Lady Chatterley’s Lover – D.H. Lawrence

Lady Chatterley’s Lover has been one of the most controversial books of 20th-century classical literature. Branded as pornography and called “the foulest book in English literature”, the book has faced severe censure as no other written piece of British literature. Its copies were hunted down. It is true that the book didn’t conform to the accepted standard of morality of English literature, but it is by no means “pornography”. If you go by the 21st-century standard, you can laugh at the description, for this is no Fifty Shade of Grey. There is nothing erotic in the book, although Lawrence’s expression on sex and sensuality is quite bold, perhaps, too bold, for the time it was written.

In criticizing the book for its choice of subject matter and its blunt language, however, those who were responsible for stigmatizing the book have totally failed to appreciate the sensitive themes Lawrence wanted to explore and expose. There is a lot Lawrence says in this comparatively short book, but among all, I would like to see the book foremost as one written about a woman’s loneliness, a woman’s awakening to sexuality, and a woman’s yearning for motherhood.

Constance Reid is stuck in a marriage in which she feels physically and mentally isolated. Her woman’s idea of intimacy is constantly thwarted by Clifford, her crippled husband, with his philosophical ideas of intimacy. Constance is affectionate, but this is returned only in half degrees. And in Clifford’s pursuance of a life of his own, bending towards success and money, what tenderness and affection remain in them die a slow death. Constance is aware of a void in her life, and a strong need to fill it. She yearns for affection, tenderness, and real intimacy, both physical and mental; she yearns for the fulfillment of herself as a woman; she yearns for motherhood. And she chooses one man, not in her status, not even in her class, to fill her womanly desires, womanly needs. She defies convention and compromises dignity for happiness. Judged by the strict British moral standards, Constance Reid was in the wrong. She had no business to feel the way she did and desert her husband. Women were seldom seen as having an identity of their own, so their needs, their wants were considered unimportant. In a society, where the woman was defined by the standards set by men, it is not surprising that Constance Reid and her story are chastised.

Lawrence’s portrayal of Constance Reid (Lady Chatterley) is strong. Her inner feelings are exposed to the minutest detail. We feel her struggle as it was our own, and can both sympathize and empathize with her. In contrast to the strong female character, Lawrence’s men are weak. Both Clifford and Oliver Mellors are in a sense impotent and need Constance to define them. But Lawrence has a reason for making his men weak, for he truly believes they are weak because they are dehumanized by industrialization. When men pursue success (‘bitch goddess’ in Lawrences’s words) and prostitute them to reap their reward of money, they become inhuman, with no capacity to feel affection for others, let alone for a woman. Accordingly, human intimacy is killed. This is what happens to Clifford. But, Oliver, on the other hand, is one who swims against the tide, and is severely battered for daring to pursue such a path. He needs an anchor to tie him to the ground to prevent him from being washed away by the tide, and Constance is that anchor, the strength that helps him to hold on to the ground.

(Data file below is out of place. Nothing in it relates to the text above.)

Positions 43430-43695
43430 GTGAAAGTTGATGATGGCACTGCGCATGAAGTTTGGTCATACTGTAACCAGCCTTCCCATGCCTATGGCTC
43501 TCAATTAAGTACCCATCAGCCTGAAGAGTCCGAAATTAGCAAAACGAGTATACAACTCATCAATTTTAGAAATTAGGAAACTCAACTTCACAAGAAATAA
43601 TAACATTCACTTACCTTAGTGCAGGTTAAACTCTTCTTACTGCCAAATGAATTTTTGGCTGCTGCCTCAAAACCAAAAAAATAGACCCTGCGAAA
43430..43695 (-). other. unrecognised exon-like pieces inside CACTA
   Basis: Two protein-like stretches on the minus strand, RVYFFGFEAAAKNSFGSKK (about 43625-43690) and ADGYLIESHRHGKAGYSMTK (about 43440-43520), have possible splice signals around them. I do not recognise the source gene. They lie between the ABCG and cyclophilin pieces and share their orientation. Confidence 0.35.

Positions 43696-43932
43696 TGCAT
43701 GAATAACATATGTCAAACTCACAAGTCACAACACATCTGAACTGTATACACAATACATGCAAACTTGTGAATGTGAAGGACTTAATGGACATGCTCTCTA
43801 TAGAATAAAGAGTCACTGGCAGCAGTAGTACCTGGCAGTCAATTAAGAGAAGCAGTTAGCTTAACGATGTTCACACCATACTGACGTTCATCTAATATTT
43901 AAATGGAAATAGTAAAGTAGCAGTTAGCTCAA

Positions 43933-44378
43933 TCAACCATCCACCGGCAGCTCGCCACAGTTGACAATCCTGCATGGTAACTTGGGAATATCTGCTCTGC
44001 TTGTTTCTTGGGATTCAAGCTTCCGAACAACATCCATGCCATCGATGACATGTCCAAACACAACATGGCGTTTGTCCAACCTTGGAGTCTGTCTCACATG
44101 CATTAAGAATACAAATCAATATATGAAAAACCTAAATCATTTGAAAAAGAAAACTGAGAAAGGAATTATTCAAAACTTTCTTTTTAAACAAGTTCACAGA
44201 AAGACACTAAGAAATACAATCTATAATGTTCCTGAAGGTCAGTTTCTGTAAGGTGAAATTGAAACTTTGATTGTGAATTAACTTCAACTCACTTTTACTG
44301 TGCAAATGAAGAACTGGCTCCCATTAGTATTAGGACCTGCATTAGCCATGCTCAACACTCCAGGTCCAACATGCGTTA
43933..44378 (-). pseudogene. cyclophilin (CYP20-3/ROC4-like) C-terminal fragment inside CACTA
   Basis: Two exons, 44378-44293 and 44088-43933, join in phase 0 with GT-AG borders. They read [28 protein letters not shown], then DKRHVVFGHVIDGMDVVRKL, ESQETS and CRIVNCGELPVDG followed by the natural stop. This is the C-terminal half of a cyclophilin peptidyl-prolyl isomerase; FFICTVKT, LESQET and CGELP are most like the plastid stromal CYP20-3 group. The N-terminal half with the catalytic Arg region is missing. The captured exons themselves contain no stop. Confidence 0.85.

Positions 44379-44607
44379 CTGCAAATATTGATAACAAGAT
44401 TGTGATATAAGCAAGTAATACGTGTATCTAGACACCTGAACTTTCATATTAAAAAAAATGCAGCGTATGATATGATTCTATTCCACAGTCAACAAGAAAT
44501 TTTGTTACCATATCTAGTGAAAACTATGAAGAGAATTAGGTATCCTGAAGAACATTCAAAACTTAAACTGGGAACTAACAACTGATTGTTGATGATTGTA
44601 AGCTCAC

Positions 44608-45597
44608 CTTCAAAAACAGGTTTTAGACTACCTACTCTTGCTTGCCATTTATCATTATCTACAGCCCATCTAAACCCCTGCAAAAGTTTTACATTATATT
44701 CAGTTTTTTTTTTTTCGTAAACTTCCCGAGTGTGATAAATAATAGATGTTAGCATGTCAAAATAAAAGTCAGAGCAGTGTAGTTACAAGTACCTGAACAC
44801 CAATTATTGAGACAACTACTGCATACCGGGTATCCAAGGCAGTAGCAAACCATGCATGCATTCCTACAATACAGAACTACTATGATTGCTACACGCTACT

As I’ve said earlier, Lawrence talks of many issues through this book, and class distinction plays a key role. Lawrence chooses Lady Chatterley’s lover from the working class, to show how severe this distinction operated. If Constance wanted a man, she should have done better to choose one equal in class. This seems to be the general unspoken opinion. The unbelievable hypocrisy of it all was what Lawrence was driving at.

The book is quite expressive on sex and sensuality, and Lawrence’s language is, perhaps, indelicate for early 20th-century British literature, but were those the real reasons for censure? Didn’t the story bring out the nakedness and hypocrisy of society? Wasn’t the very social and political core of Britain subtly attacked? It is said that none other than the then Home Secretary himself, who carried out a “moral crusade” against the distribution of the book on English soil. And why does a man of such power take it upon himself to suppress and censure a piece of literature on sex and sensuality? There is certainly more to the censure than meets the eye, for I think, if the book is controversial, it is truly controversial for all the political, economic, and social truths that it exposes.

Rating: 4/5

About the author

Piyangie Jay Ediriwickrema is an Attorney-at-Law by profession. Her devotion to literature has taken shape in reading and reviewing books of various genres set in different periods of time. She dabs at a little poetry and fiction of her own and hopes to share her work with the readers in the future.